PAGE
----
With the suborning of various state and now the central Government, the internal democracy of the political parties has also being eroded. A Badal or a Karunanidhi have total power inside their parties not only because they are mass leaders but also because they command immense wealth. The rise of dynasties within parties has as much to do with money power as they have to old fashioned feudal values.
Manmohan Singh was seen to be an outsider and therefore not initially identified with corruption. The turning point came with his famous V for victory sign which he exhibited with such glee on the saddest day in the history of Indian Parliament, a day where a majority was “bought” by the UPA. While he may have saved his government, he gave a clear signal to everybody that now corruption had the sanction of Manmohan Singh – had he not himself ensured his survival by sanctioning buying of votes in the Parliament?
For this Government now to argue about the sanctity of the Parliament and the Parliamentary process sounds hollow. Are parliamentary processes so hallowed only when challenged by the others? A government which has wilfully shortened the monsoon session by a month is now talking about giving the parliamentary processes more time. For a government which has tried to bend every parliamentary process to its interest, hiding behind parliament today has very little credibility.
If all this was not enough, the Manmohan Singh and his ministers have also perfected the art of shooting themselves in the foot, while simultaneously suffering from foot-in-the-mouth disease. We had the spectacle of a Manish Tewari talking about corruption of Anna, then the Delhi Government setting up impossible conditions for protest, further compounding all this by putting Anna in Tihar jail in the good company of Raja and Kalmadi.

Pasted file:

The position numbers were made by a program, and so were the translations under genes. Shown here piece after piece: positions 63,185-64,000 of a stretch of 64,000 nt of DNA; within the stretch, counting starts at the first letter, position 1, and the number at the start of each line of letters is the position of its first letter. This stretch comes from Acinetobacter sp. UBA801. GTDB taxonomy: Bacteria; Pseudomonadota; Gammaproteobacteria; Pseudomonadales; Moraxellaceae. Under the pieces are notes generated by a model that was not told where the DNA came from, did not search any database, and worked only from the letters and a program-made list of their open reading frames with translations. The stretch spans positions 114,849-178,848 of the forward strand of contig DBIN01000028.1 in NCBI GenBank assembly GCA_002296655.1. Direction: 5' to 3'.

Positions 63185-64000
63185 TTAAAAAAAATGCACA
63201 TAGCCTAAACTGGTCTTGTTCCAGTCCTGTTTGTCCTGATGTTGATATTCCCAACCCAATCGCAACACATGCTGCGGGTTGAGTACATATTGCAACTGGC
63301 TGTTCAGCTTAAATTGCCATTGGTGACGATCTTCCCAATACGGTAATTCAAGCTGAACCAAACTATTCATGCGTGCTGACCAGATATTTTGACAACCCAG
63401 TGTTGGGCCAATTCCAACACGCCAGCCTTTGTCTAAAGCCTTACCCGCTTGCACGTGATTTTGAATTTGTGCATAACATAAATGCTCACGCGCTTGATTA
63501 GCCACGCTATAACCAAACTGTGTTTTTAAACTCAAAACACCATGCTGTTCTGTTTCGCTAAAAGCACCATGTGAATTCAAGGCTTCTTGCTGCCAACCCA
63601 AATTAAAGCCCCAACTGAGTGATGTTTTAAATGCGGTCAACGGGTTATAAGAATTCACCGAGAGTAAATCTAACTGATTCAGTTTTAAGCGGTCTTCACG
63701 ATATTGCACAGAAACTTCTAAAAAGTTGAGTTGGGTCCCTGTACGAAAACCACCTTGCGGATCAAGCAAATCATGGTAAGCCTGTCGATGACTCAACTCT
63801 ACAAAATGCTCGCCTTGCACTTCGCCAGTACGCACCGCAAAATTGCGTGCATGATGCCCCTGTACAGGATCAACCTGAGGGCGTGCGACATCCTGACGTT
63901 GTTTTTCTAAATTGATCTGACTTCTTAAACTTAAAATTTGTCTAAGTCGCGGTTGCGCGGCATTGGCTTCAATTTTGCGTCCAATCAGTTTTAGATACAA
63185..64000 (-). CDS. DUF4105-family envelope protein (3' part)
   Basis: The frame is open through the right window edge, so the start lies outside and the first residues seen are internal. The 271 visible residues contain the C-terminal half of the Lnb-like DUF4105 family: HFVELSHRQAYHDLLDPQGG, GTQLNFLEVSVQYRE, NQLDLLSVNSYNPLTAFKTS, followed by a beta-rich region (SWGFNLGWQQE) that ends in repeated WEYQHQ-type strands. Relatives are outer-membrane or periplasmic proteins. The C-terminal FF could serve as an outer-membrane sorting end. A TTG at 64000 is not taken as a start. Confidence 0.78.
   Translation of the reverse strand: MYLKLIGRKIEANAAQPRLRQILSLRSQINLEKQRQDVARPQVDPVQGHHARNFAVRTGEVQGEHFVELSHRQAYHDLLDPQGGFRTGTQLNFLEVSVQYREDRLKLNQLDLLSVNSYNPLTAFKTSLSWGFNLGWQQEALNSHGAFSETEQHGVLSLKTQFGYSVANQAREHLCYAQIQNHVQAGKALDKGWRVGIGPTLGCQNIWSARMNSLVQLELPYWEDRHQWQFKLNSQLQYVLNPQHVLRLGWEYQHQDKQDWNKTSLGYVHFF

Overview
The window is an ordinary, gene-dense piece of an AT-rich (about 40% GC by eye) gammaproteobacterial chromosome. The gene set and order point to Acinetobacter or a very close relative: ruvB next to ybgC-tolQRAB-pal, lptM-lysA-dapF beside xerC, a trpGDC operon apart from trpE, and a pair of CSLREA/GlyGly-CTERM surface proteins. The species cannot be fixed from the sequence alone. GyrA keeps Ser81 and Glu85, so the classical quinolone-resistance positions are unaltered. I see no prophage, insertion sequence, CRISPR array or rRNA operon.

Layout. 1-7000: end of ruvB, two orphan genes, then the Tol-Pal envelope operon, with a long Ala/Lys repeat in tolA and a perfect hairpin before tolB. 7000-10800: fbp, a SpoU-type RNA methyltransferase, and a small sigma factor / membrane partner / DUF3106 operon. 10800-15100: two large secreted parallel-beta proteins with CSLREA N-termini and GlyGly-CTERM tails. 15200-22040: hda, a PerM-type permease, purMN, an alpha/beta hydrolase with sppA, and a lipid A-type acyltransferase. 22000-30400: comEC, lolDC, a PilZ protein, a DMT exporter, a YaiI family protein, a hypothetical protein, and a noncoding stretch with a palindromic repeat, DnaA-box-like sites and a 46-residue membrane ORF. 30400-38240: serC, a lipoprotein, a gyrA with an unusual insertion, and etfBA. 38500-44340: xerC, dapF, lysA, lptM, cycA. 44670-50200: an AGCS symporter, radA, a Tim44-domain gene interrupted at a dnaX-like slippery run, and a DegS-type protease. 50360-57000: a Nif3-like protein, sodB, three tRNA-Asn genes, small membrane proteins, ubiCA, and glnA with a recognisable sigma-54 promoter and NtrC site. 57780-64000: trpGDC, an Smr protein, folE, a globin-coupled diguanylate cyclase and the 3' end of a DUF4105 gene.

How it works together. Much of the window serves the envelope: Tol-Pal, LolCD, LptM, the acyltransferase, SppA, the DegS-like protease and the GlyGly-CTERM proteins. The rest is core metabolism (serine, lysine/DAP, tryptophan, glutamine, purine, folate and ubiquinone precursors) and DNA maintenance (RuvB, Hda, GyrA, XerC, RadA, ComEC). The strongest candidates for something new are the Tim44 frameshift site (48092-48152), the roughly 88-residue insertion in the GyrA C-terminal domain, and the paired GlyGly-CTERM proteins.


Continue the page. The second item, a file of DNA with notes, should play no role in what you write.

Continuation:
Obviously, the Congress has no feel for the pulse of the people. Not surprising, if we see the leading lights of the Congress. Their major virtue is that they are rootless politicians,surviving only because they pose no threat to the dynasty. Where servility is the key to survival, is it surprising that inner party democracy is a casualty?
There is no doubt that the messianic mode of politics that we are currently seeing could become a threat to our institutions. What would prevent a majority from coming up and saying change reservation policy right now or else? Democracy is not just rule of the majority but the will of the majority tempered by constitutional safeguards of the minority. Unfortunately, much of the language we are hearing in the TV studios, which seem to have become the new arena of democracy, articulate only absolutes – only we and our views are the will of the people; any deviation from our stand-point is supporting corruption.
The casualty in all this is the actual provisions of the Bill. After initial sound and fury, the UPA is now completely on the back-foot. The chances are that instead of a really thorough debate and examination of its provisions, we are going to see it hurriedly passed in the Parliament. Such a Lok Pal Act can create a new bureaucracy, destroy the checks and balances between the executive, judiciary and Lok Pal, bring into being a new centre of power without being being accountable to the people. The cure can indeed become worse than the disease.
Hopefully better senses would prevail and the country can go into a reasoned debate on what kind of Lok Pal we need. Hopefully, the Congress and the UPA will listen to the people and their call for a strong Lok Pal. Hopefully, we can step back from the brink and re-start the democratic process again. Only then can the lost middle ground between a corrupt UPA and a messianic Anna emerge.